Djinn Chess Engine

Fear only one thing, fear the Djinn.  - the WishMaster


Djinn is a computer chess engine and an ongoing hobby.  It is the third complete chess program I have written.  The first was written in BASIC while I was still in High School and was weak beyond description.  It did play legal chess though, including En'passant captures and castling.  My second effort (also unpublished) was written about 12 years ago for Window's 3.1.  It included its own graphical user interface (GUI) and also was very weak (an ongoing theme of ALL my chess programs!!)  It did not have a quiescence search but instead used a static-exchange evaluator, combined with the evaluation function, to score the tree leaves.

Djinn is my first real attempt at making a strong engine.  It does not have its own GUI, but instead supports the Winboard protocol (specifically version 2).  I also believe the engine can be run under Arena (an excellent freeware chess interface for Windows ®).

Djinn is a modern chess program.  What this implies is that Djinn utilizes most of the algorithms found here.  Djinn is NOT a clone of any other engine (including Crafty, Robert Hyatt's open-source program).  I find the entire idea of copying, or even worse simply recompiling, someone else's program inexplicable and worse criminal.  What intellectual satisfaction can anyone get from stealing someone else's work? That said, I throughly enjoy discussing computer chess algorithms and techniques with anyone.  I'm also very open about the ideas I've incorporated into Djinn.  Lastly, I've tried to give credit to the original authors of all relevant ideas.

Elo Rating

Elo ratings are notorious things, but the question inevitably arises, just how strong is this thing and why should I care?  From my testing and results in various internet tournaments, I would rate the latest version of Djinn at roughly 2600 on a fast 64-bit AMD or Intel machine.  Djinn plays regularly on ICC, under the handle DjinnX. The program usually maintains a standard rating of 2400-2600 running on an AMD ® Athlon FX-8150.  Of course, ICC ratings should be taken with a liberal grain of salt, since they are notoriously high.  Still unless you are an International Master or better, Djinn should occasionally whack you (as will most modern chess programs).

What is a "Djinn"?

A Djinn is known in the west as a genie.  When pronouncing it the 'D' is silent.  So it's pronounced "Jinn", (like the drink). 

But a Djinn is nothing like Barbara Eden from "I Dream of Jeannie"!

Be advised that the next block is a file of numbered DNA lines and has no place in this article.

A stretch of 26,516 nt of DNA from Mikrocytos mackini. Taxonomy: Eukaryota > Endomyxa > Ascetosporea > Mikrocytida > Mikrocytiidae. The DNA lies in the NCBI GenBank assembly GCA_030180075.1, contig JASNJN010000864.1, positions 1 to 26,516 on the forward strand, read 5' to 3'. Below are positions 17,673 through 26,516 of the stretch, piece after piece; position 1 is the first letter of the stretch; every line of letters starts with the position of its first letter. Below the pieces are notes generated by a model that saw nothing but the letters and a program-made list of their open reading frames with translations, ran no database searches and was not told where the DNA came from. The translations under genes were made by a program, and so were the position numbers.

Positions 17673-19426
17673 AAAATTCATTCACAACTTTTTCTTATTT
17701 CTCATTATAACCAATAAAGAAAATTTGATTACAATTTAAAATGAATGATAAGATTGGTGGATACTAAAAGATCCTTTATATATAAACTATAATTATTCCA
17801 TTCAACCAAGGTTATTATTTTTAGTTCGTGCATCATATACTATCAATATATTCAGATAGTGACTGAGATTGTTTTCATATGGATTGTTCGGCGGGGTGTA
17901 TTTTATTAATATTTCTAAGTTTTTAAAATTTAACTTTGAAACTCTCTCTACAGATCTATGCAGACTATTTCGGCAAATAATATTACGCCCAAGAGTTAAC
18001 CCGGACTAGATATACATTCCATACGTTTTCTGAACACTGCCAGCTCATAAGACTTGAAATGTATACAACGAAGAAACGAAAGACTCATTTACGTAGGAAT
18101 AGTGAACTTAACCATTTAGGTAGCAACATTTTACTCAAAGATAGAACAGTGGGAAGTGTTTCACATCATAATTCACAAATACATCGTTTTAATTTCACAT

From the "Mythical Creatures Guide"

"Known as "genies" in English, Djinn (singular form Djinni) have deep roots in Arab culture. The Djinn first sprang from stories told by Indian, Persian, and Arabian storytellers and gained international fame when they appeared throughout the tales Scheherezade told in "The Thousand and One Nights". It is said that the Djinn are created from fire and can take on any form they choose-animal or human-and can be of any size (they have a human-like form and can take the shape of animals but only temporary unless it is their tribes animal protector. Most of them are hostile, although some can be friendly. It is possible for magicians or wise men and women to gain power over a Djinn and use it to perform amazing and magical tasks. Be wary, for even a friendly Djinn is unpredictable and certainly anyone who breaks an agreement with a Djinn will strongly regret it. Often Djinn take naughty pleasure in punishing people for wronging them, even unintentionally."


"There are five different types of Djinn. The least powerful is the Jann, next come the Djinn and then the Sheytans, or devils. The Afrits, sometimes called Efreets are very powerful but the Marids are the most powerful and dangerous of all. Djinn are generally believed responsible for illness and mishaps. Magicians have trapped Djinn in various ways. One way was imprisoning them in an old brass lamp. When someone rubs the lamp three times the Djinn inside will appear, grant three wishes, and obey the one who set it free. Traditionally, it is said that the great and wise King Solomon shut misbehaving Djinn in lead-stoppered bottles and threw them into the sea."


Here are various logos created (for free!!) by some very talented artists.  I'm continually amazed at how generous people are in the computer chess community.  It's staggering how much people are willing to help for no reward other than to help a struggling programmer make a better product.


This list has gotten much longer since the last time I updated this page. There are so many new faces in computer chess doing amazing things.

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